Birdwatching and photography trip to Oman: day 4, 7.12.2014

Day 4 started with the calls of Chestnut bellied Sandgrouses. Initially I wasn’t quite sure what it was but compared it with the tape and it was clearly the species named. A tree about 50m away from my tent was some sort of attraction for local birds. A gang of 8 Arabian Babblers stopped by, then White eared Bulbuls, then White spectacled Bulbuls, Laughing Doves and Graceful Prinia.

Arabian Babbler Turdoides squamiceps

Arabian Babbler Turdoides squamiceps

Arabian Babbler Turdoides squamiceps

Arabian Babbler Turdoides squamiceps

White spectacled Bulbul Pycnonotus xanthopygos

White spectacled Bulbul Pycnonotus xanthopygos

It was getting hot although it was just 8a.m. time to go. I drove around the pool and ticked off Asian Desert Warbler. More Chestnut bellied Sandgrouses this time I managed to see some id features. Along the track I found a decent location where Little Green Bee-eaters nest so they were regularly perching on some rocks around the breeding holes. There were more Red rumped Wheatears along the track.

Red-rumped Wheatear Oenanthe moesta

Red-rumped Wheatear Oenanthe moesta

Little Green Bee-eater Merops orientalis

Little Green Bee-eater Merops orientalis

Little Green Bee-eater Merops orientalis

Little Green Bee-eater Merops orientalis

Red-rumped Wheatear Oenanthe moesta

Red-rumped Wheatear Oenanthe moesta

I stopped by the local waste disposal site by Qurayyat but there was nothing exciting. A group of 20 Egyptian Vultures were the only birds there although I expected much more.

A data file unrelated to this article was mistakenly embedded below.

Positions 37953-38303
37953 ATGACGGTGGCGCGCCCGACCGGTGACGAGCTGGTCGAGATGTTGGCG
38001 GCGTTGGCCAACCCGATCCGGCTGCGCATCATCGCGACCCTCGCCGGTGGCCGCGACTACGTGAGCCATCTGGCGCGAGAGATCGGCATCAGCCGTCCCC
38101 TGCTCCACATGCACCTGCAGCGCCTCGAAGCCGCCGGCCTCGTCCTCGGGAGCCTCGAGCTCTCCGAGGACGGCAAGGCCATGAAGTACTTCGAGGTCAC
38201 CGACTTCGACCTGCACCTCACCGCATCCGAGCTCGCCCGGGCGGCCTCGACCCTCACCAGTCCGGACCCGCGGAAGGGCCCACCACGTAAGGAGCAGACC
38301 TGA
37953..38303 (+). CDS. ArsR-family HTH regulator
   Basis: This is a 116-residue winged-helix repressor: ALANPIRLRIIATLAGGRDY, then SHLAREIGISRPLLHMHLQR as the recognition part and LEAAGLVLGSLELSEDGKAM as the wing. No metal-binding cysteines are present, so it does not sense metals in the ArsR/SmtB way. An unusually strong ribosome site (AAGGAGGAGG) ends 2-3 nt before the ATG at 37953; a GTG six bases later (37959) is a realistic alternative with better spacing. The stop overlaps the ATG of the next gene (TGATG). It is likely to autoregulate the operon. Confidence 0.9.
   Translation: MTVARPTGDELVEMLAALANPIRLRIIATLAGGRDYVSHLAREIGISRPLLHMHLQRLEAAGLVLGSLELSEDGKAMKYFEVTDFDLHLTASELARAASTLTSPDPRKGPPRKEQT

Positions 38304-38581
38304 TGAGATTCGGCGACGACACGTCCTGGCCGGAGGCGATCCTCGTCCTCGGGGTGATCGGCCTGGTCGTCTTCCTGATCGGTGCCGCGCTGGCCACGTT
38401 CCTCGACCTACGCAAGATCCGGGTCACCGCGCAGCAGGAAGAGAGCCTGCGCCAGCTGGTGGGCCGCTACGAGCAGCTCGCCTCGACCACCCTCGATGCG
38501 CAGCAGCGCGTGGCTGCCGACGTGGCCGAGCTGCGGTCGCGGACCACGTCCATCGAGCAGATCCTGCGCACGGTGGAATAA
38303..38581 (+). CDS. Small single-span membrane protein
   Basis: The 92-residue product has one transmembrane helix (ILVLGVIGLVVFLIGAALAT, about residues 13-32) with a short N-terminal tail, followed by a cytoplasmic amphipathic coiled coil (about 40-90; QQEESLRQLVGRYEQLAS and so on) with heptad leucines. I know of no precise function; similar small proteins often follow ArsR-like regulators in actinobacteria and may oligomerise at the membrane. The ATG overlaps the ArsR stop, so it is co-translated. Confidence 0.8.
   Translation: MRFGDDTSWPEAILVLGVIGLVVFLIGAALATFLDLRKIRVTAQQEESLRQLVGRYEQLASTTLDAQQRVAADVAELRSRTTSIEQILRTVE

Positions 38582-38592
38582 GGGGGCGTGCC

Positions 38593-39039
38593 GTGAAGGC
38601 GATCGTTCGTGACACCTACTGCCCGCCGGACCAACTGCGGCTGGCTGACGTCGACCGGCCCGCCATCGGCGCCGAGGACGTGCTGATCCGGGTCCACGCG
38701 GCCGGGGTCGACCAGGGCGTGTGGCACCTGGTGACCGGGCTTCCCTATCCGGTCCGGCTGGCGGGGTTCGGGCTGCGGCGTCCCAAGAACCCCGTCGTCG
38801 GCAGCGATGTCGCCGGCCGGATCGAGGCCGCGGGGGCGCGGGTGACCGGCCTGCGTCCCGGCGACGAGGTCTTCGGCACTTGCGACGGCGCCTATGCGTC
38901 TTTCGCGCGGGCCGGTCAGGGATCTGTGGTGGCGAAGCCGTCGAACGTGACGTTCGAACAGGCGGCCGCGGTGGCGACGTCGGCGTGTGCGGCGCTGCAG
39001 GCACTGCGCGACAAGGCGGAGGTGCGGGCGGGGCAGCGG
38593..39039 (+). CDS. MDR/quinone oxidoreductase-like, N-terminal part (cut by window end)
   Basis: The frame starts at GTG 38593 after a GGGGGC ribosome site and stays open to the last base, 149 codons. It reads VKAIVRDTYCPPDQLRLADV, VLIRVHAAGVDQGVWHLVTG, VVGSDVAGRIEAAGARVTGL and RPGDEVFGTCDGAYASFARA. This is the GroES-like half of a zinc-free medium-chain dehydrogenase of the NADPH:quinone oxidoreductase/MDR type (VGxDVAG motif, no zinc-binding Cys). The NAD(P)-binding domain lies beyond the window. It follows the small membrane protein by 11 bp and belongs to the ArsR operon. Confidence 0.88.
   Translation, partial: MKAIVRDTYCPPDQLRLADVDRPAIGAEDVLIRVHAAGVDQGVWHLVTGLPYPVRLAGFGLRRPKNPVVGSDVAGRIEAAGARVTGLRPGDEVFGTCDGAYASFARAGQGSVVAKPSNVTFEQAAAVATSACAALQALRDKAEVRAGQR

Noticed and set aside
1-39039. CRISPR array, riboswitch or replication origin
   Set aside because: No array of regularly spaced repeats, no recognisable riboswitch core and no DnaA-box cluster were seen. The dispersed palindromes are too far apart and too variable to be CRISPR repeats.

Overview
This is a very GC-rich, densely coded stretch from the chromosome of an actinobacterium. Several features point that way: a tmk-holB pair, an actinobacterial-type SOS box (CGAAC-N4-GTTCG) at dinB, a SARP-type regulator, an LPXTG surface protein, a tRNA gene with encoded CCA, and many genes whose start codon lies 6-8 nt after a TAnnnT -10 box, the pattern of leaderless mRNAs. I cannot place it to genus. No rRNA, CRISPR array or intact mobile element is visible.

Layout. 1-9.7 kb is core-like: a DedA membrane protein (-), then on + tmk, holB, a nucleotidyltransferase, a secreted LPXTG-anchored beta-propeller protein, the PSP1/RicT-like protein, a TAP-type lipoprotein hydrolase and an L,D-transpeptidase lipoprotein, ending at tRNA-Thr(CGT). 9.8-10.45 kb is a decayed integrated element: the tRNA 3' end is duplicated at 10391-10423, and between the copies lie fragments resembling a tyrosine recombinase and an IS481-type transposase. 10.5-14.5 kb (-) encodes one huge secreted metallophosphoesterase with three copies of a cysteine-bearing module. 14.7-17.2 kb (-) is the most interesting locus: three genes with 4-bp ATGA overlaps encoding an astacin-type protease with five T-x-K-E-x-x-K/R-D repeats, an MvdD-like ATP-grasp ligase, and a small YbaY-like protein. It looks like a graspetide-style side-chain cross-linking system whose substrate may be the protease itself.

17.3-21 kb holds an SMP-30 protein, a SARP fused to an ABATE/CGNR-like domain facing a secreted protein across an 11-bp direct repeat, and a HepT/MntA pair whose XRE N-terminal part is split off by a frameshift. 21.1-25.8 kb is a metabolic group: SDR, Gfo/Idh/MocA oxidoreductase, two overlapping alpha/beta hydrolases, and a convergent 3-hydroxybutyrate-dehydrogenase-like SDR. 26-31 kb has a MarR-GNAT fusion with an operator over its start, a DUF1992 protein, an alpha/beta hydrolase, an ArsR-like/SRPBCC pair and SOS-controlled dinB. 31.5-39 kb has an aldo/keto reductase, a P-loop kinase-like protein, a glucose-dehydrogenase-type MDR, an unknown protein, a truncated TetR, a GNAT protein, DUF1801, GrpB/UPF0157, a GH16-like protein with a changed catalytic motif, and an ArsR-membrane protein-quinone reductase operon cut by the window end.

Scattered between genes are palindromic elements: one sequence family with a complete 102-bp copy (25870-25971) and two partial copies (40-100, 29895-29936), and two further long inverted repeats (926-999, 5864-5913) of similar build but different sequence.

A brief walk in the area between the motorway and the town of Qurayyat produced a few more bee-eaters, silverbills, rollers, Grey Francolins and Eastern Black Redstarts.

It was time to go back to Muscat where I will be meeting my friend tomorrow. Since I wanted to stay in a hotel tonight I wanted to arrive early and have time to find one. En route I had some superb views of a Lapped faced Vulture. Very wanted bird.

Lapped faced Vulture Torgos tracheliotos

Lapped faced Vulture Torgos tracheliotos

I used the time before my room was ready to enjoy a spectacular local show a tradition to the area. Local fishermen were taking the nets out of the see. It was superb. I have never experienced such a view. Tens of people will work together in the disturbance of hundreds of gulls and tens of people. Two four wheel drive vehicles were pulling the heavy nets from the shore to bring them ashore. I can’t believe how much fish was in there. Once the nets were out, excitement took over and more people starting coming to take some of the fish, squid or what not. It was of all size. The biggest was directly given to local restaurants who were there with their pick ups and cool boxes. The small fish was collected by casual locals who filled up their bags in excessive quantities. What a spectacle. How rich the sea was.

Gulls

Gulls

local boys

local boys

some posing

some posing

the deal. How much do you think that big fish was?

the deal. How much do you think that big fish was?

Local boy

Local boy

After dinner in a local restaurant with chicken and Arabian salad retreated to my room to enjoy civilization. I think I need some break from camping 😉

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